On December 6th the men of A and B Squadrons selected for “Special training”along with additional crews from Regimental Head Quarters left for two weeks of “Most Secret” training at Great Yarmouth. The Facility here was known as “A Wing” of the 79th Armoured Division. Upon arriving at the camp, all personnel were mustered in the mess and briefed by representatives of the Field Security Police. They impressed upon all ranks the extreme importance of maintaining the strictest security around all aspects of the training in which they were about to take part. All mail would be rigorously reviewed and, police patrols would be constantly on the look out in all public houses, cafés, and shops for any breach and that anyone caught would be subject to court-martial. All ranks were then made to read and sign a statement outlining specific security provisions and the consequences for failure to abide by them. At this point they received a briefing on the nature of the training that they were about to undergo and each person was given a registered pass without which there would be no admittance to the training compound.
The next day, before first light, the troops were convoyed to the training area. Located in a thick wood, this was a fresh water lake known as “Fritton Decoy”. The tank park consisted of a single avenue cut through the dense woods with individual tank stalls cut in on each side. All of this was covered by huge camouflage nets. Here the crews were introduced to the Valentine Duplex Drive tank. Trooper (later Sergeant) Jim Paisley’s first thought upon seeing the DDs was “They’ll never float”. As might be expected, nothing in their previous experience had prepared the soldiers for this training. There was a great deal to master in just two short weeks and despite some lingering doubts as to the serviceability of these machines not completely assuaged by the confidence of the instructors, the Hussars approached the task with their usual aplomb.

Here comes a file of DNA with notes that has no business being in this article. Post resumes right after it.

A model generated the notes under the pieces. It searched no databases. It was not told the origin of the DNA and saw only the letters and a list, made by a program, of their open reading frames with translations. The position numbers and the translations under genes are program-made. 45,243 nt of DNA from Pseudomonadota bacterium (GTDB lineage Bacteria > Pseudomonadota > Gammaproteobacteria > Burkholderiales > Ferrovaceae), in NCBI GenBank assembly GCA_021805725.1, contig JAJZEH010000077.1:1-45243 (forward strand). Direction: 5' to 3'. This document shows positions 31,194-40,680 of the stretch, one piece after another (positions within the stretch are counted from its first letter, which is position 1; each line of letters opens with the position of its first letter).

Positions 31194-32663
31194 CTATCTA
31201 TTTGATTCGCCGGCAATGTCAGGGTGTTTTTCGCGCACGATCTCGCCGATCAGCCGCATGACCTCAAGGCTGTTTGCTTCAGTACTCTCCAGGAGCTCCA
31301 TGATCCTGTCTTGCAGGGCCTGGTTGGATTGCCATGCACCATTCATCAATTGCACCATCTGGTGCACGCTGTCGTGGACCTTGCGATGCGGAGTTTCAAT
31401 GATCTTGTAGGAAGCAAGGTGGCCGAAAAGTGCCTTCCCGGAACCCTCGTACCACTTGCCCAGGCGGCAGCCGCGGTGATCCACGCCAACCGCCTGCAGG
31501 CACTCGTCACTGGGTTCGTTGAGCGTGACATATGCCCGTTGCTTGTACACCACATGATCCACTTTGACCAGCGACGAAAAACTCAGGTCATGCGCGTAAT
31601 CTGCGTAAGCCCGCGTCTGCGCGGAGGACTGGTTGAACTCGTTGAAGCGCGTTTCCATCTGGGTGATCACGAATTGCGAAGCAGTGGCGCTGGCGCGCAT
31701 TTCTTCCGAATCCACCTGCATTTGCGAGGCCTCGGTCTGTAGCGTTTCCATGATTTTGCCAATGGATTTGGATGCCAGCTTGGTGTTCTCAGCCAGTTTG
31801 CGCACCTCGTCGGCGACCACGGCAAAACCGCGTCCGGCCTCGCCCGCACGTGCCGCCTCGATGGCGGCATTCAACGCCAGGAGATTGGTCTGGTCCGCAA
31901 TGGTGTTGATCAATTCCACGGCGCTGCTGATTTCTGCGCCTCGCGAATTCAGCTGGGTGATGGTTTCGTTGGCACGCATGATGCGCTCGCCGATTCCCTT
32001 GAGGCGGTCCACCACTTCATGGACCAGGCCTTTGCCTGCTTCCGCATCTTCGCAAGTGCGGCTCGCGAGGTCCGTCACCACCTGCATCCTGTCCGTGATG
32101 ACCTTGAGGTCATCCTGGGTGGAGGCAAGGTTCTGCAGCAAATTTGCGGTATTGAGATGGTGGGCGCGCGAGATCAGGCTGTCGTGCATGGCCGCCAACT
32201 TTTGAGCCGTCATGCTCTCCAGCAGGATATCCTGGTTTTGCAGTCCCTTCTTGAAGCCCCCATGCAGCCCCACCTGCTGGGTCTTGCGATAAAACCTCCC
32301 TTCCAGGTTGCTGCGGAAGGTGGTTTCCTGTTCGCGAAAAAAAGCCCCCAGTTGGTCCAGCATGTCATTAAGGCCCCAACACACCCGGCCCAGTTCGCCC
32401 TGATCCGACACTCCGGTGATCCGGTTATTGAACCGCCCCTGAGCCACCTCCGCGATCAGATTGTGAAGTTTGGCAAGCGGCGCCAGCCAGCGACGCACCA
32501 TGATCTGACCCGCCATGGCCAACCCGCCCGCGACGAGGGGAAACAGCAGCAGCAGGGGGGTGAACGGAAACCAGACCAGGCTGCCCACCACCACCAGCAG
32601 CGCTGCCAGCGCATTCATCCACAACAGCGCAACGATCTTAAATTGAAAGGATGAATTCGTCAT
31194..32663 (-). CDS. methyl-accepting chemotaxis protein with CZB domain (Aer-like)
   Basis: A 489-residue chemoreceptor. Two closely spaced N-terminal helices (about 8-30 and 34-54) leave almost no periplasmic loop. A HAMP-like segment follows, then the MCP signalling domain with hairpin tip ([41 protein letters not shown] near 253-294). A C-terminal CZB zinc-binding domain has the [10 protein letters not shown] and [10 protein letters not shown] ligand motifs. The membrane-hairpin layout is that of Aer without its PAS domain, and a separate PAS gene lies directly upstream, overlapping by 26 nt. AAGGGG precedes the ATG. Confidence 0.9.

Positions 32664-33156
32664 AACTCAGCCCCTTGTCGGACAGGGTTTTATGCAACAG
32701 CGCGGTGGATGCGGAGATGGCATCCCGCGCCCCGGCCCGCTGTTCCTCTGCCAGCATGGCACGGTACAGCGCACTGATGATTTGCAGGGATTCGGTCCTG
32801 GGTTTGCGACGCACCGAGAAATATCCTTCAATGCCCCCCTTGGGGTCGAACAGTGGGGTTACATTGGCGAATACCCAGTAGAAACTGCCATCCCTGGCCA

Not a confidence inspiring introduction... This floats??
The initial training focused on understanding the theory of the vehicle and its equipment. Prior to commencing any other training, the soldiers practiced a set of ridged safety protocols known as the “Disembarkation Drill” repeatedly to the point of it becoming absolutely instinctive. The importance of the perfect execution of this drill given the perilous nature of their mission was not lost on the soldiers.
The duplex drive tank operated on the theory of displacement in the same way as steel ships float. The tank was surrounded by a sheet metal platform with a pointed bow that was affixed at the level of the track guards. Attached to this was a light waterproof canvas screen. A series of tubular steel frames mounted horizontally gave shape to the screen when erected. The screen was made ridged and held in the raised position by a series of folding metal struts, and vertical rubber air pillars raised into place by compressed air. With the screen erected the tank appeared very much like a smaller version of the landing craft used by assaulting infantry. In the water the screen gave the 18-ton tank approximately 3 feet of freeboard. When collapsed, it would fold like a concertina, and enable the tank to continue in its combat role. The tank was steered through the water in one of three methods. The driver could do it from his position by means of a quadrant control using a periscope which protruded over the top of the screen to see. The Crew Commander could use the intercom to give the driver directions from the turret also using a tall periscope to see or the Crew Commander could do it while standing on the back deck using a manual tiller like a sailboat.
Valentine Duplex Drive
Undoubtedly, the most important aspect of this initial training from a confidence and morale point of view, given that the crews were expected to assault an enemy beach through shot and shell conveyed in a multi ton steel box buoyed only by a thin canvas screen, was done in the Amphibious Tank Escape Training Facility. Here, the crews learned how to use the Davis Submarine Escape Apparatus to escape from the hull of a Valentine tank submerged in a 15-foot tank of water. To their great credit not one person even among the non-swimmers balked at this training and once again the 1st Hussars had the distinction of becoming the first regiment to become 100% qualified on this equipment.
Amphibious Tank Escape Training Facility
Davis Submerged Escape Apparatus (Amphibious Tank Escape Apparatus)
This wartime video shows the training steps involved in the proper use of the D.S.E.A./A.T.E.A. A tank is claustrophobic at the best of times. One can only imagine what it must have been like for the crew using this bulky equipment and exiting the tight hatches of a Sherman for the first time under 10-15 feet of water especially for a non swimmer.